For self-reported outcomes in Giesche et al. 2020 systematic review, two studies, Keays et al. 2006, Zduński, 2015 examined the effects of prehabilitation on pre-operative self-reported knee function, Noyes, Trust Keays et al. 2006 and Lysholm score Zduński, 2015 and found Significant higher improvements for the prehabilitation compared to the control groups for both the Noyes (d = 1.1) and Trust (d = 1.2) scores. One study by Zdunski et al., 2015, reported a mean pre- to post change in Lysholm score from 46 to 66 points in the prehabilitation group and from 59 to 64 points in the control group. Similar findings were gained by another study, Shaarani et al. 2015 which observed a significant increase of the mean Cincinnati score (62.6 to 76.5 vs. 66 to 70 points) in the prehabilitation group only. At pre-surgery, both groups did not differ significantly. However, the effects of prehabilitation on 12-weeks postoperative self-reported knee function in the modified Cincinnati scores increased significantly from baseline to 12-weeks post-surgery (prehab: 62.6 to 85.3, p < .05; controls: 66 to 77.6, p > .05) resulting in a significant higher mean score for the prehabilitation compared to the control group (85.3 vs. 77.6, p < .05).
After two years one group compared the level of self-reported knee function ((International Knee Documentation Committee, Knee injury and Osteoarthritis Outcome Score)). Both studies indicated a superior effect of prehabilitation, when compared to usual care. In both studies, the prehabilitation cohort exhibited significantly higher baseline/preoperative scores than the controls. Controlled for this confounder, the prehabilitation cohort continued to have significantly higher Knee injury and Osteoarthritis Outcome Score values in all subscales and International Knee Documentation Committee scores (84 vs. 71) at 2-years post-surgery.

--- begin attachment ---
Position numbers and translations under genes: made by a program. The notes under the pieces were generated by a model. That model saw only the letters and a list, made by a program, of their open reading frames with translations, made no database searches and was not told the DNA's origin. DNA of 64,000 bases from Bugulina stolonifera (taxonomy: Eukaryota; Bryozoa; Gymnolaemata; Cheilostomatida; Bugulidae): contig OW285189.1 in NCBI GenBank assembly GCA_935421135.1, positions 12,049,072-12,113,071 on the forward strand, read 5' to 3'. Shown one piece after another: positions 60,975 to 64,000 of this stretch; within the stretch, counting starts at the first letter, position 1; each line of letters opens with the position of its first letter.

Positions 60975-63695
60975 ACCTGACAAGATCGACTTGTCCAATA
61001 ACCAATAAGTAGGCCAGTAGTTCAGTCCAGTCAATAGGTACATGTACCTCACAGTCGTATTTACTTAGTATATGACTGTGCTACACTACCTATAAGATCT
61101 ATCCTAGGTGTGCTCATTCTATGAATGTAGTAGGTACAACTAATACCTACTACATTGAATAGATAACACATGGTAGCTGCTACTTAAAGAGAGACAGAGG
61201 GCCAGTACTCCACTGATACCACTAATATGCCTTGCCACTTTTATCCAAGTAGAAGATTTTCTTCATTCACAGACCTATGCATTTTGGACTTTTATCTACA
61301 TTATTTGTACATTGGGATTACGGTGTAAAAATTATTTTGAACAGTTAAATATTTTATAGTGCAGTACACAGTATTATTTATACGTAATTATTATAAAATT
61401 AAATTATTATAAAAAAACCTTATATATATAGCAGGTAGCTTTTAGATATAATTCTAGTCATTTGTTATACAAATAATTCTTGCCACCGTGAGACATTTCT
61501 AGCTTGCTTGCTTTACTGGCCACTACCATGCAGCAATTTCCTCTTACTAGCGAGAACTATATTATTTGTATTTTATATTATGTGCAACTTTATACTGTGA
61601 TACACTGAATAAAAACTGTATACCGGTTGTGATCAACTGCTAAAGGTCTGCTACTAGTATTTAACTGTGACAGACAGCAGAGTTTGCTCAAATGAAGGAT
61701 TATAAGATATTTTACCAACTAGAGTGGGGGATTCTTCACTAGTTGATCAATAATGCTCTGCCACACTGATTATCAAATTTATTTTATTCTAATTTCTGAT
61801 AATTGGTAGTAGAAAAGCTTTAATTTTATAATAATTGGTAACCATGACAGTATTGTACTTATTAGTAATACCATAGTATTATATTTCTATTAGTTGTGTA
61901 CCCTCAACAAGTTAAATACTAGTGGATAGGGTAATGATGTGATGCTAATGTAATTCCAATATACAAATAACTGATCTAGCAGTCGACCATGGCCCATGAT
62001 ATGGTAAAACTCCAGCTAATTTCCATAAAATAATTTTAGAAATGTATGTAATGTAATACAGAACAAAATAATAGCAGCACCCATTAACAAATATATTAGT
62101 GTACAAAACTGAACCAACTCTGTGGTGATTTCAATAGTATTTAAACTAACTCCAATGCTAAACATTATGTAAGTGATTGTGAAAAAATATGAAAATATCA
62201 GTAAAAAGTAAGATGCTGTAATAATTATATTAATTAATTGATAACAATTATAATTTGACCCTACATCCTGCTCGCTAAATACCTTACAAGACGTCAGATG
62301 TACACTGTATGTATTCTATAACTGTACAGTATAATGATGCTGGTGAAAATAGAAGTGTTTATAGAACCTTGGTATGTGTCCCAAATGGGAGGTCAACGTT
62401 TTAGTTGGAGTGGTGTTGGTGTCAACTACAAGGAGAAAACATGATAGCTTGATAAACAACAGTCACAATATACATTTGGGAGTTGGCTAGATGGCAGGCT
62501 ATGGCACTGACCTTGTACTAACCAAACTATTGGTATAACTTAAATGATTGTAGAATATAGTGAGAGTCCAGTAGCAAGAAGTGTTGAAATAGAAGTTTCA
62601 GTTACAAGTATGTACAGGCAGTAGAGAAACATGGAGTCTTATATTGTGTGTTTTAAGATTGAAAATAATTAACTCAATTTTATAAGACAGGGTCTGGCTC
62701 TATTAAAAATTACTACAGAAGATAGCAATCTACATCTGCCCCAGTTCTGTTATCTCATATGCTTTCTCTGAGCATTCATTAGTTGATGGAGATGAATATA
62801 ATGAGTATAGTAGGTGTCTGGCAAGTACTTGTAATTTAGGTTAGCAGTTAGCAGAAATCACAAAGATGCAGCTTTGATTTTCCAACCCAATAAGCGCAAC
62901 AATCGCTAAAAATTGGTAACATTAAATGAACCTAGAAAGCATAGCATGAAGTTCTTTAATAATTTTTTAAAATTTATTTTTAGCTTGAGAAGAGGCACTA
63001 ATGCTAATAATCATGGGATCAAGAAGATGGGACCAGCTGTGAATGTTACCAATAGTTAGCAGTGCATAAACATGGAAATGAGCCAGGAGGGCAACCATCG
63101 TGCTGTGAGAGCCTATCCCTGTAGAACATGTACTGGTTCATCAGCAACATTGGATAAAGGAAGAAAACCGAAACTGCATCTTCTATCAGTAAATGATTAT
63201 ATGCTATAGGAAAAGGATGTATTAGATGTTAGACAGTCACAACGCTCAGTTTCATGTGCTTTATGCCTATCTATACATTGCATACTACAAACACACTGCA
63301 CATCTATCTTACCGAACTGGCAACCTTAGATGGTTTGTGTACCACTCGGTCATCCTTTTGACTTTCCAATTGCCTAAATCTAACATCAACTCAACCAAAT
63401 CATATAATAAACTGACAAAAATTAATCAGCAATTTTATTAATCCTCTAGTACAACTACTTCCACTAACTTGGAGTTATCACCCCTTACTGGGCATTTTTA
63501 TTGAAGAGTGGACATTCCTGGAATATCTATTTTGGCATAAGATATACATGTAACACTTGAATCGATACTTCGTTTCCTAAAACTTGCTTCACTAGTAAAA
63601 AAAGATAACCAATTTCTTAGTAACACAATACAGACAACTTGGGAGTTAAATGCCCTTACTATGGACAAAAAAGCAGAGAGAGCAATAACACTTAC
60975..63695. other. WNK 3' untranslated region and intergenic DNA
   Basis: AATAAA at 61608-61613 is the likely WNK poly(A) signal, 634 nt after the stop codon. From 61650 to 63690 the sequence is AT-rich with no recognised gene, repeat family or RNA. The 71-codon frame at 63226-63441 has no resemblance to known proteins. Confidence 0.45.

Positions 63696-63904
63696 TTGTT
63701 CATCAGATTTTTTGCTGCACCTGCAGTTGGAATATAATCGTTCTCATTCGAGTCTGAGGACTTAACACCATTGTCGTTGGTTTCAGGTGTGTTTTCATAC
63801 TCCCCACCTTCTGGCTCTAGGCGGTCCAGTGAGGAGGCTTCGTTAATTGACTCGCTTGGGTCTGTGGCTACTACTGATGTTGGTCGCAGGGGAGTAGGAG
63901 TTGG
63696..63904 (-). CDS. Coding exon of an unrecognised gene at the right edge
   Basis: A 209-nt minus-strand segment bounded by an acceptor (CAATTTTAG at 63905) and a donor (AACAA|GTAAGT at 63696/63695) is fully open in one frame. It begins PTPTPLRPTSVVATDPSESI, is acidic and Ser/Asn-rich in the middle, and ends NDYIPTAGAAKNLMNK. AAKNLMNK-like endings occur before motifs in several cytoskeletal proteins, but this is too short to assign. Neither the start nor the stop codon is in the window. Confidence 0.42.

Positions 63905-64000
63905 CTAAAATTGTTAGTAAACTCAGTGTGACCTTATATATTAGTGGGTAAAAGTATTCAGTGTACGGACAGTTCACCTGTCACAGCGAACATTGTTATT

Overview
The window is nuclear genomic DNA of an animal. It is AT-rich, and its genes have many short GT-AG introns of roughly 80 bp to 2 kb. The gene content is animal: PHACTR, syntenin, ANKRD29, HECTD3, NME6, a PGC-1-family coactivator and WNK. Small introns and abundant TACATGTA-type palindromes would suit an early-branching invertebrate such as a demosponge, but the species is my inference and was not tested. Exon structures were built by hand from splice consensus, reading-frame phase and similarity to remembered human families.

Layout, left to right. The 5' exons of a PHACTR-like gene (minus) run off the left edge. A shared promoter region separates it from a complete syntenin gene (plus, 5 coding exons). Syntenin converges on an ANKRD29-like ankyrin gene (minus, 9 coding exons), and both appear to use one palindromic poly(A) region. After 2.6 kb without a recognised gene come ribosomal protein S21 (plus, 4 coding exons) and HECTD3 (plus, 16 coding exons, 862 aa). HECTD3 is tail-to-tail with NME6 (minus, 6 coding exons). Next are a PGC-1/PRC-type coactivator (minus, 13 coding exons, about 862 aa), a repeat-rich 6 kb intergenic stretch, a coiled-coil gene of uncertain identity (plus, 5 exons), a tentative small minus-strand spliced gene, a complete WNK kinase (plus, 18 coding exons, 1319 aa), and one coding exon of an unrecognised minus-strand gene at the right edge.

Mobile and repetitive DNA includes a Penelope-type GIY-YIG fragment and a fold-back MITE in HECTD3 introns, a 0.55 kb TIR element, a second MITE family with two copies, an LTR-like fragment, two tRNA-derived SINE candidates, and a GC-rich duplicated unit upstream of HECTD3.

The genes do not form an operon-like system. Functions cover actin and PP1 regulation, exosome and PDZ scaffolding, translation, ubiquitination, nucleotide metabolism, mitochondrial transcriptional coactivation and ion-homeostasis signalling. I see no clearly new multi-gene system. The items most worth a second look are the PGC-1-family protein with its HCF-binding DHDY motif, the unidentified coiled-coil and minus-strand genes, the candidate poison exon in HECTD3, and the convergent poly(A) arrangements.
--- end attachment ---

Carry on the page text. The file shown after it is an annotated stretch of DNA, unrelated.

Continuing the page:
Return to pre-injury / sport
Carter, 2020, found no evidence exists to support the use of prehabilitation to improve return to pre-injury levels of physical activity, function or psychological readiness post-surgery.
Giesche et al. 2020 systematic review for return to sport duration and rates there was a trend for significantly faster RTS of the prehabilitation compared to the control group 34.18 ± 4.14 vs. 42.5 ± 10.46 weeks, p = .055). Nevertheless, no re-injuries occurred in the prehabilitation group during a follow-up period of 15 month after reconstruction. According to another study a significantly higher share of participants from the prehabilitation compared to the control group returned to their preinjury sport at the two years’ follow-up (72% vs. 63%; p < .05).
Giesche et al. 2020 review is that prehabilitation may reduce the decline of postoperative neuromuscular performance of the lower limb
The clinical implications of this review is that prehabilitation may reduce the decline of postoperative neuromuscular performance of the lower limb and improve self-reported knee function and RTS success. It appears plausible that additional preoperative training prior to a delayed surgery may result in better postoperative function compared to early surgery.
The authors concluded low to moderate quality evidence indicates that exercises have a positive impact on pre-operative and postoperative functional performance. Low-level quality evidence supports the superiority of prehabilitation in terms of self-reported knee function at both pre-reconstruction and three months as well as two years after ACLR.